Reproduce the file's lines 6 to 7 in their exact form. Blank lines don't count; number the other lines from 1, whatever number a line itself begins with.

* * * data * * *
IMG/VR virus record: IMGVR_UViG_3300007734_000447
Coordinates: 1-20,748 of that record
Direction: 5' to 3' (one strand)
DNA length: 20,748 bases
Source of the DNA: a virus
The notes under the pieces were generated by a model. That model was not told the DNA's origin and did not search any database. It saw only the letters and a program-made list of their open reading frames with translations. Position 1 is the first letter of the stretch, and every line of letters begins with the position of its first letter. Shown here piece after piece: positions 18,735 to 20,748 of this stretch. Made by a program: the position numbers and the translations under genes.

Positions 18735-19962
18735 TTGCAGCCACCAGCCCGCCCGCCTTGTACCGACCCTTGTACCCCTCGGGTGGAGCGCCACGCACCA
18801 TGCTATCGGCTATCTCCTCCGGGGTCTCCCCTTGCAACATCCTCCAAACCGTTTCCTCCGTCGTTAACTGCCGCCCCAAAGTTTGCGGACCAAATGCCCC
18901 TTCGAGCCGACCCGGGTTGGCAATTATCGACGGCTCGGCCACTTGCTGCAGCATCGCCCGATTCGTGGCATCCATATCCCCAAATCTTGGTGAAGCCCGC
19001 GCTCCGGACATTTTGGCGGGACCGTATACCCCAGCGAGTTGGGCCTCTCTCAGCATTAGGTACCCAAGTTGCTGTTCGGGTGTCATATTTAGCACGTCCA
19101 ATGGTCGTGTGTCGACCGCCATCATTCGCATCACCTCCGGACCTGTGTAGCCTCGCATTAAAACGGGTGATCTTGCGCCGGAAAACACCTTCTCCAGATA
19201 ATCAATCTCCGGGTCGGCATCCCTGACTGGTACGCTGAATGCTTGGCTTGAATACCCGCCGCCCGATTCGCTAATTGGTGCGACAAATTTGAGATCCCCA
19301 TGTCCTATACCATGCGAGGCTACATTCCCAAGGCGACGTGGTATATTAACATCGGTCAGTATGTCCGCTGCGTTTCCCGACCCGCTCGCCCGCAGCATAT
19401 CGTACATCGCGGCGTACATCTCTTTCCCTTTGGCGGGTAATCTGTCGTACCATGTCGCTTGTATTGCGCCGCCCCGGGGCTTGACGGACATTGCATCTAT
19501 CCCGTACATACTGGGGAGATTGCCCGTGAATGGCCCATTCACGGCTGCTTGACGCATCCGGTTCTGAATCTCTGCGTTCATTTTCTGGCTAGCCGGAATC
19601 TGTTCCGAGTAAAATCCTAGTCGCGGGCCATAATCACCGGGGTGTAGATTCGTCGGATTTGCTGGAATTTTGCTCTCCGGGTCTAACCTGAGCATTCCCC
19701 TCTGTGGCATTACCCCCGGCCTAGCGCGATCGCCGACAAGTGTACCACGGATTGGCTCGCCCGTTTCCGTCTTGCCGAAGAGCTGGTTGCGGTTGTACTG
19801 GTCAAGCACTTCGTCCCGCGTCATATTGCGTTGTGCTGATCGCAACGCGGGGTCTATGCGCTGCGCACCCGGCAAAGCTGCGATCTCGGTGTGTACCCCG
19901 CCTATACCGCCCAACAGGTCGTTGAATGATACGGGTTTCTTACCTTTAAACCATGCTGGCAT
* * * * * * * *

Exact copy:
The notes under the pieces were generated by a model. That model was not told the DNA's origin and did not search any database. It saw only the letters and a program-made list of their open reading frames with translations. Position 1 is the first letter of the stretch, and every line of letters begins with the position of its first letter. Shown here piece after piece: positions 18,735 to 20,748 of this stretch. Made by a program: the position numbers and the translations under genes.

Positions 18735-19962